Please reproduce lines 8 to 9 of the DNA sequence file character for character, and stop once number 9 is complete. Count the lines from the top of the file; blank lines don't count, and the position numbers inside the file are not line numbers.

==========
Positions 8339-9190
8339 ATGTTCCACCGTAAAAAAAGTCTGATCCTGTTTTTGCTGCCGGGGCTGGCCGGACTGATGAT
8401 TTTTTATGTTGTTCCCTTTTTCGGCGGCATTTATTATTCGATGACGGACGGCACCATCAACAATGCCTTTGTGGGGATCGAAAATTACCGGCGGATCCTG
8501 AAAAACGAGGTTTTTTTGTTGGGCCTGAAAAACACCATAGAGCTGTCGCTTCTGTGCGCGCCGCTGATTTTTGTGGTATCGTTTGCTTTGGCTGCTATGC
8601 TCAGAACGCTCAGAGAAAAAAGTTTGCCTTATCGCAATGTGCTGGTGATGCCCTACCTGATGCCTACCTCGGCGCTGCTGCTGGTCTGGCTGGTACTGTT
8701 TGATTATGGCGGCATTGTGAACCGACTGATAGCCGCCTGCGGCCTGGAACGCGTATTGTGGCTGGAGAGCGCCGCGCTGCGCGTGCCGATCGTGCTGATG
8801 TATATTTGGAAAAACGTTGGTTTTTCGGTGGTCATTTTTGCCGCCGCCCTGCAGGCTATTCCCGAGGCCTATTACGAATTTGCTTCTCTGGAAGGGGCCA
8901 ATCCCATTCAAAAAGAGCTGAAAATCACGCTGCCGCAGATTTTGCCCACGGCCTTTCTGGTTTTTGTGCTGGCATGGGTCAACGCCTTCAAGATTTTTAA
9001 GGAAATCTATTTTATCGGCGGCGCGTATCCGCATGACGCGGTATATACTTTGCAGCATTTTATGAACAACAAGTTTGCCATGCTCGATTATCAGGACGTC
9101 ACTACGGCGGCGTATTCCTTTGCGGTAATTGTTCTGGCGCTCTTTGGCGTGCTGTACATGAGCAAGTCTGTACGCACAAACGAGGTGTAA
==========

8901 ATCCCATTCAAAAAGAGCTGAAAATCACGCTGCCGCAGATTTTGCCCACGGCCTTTCTGGTTTTTGTGCTGGCATGGGTCAACGCCTTCAAGATTTTTAA
9001 GGAAATCTATTTTATCGGCGGCGCGTATCCGCATGACGCGGTATATACTTTGCAGCATTTTATGAACAACAAGTTTGCCATGCTCGATTATCAGGACGTC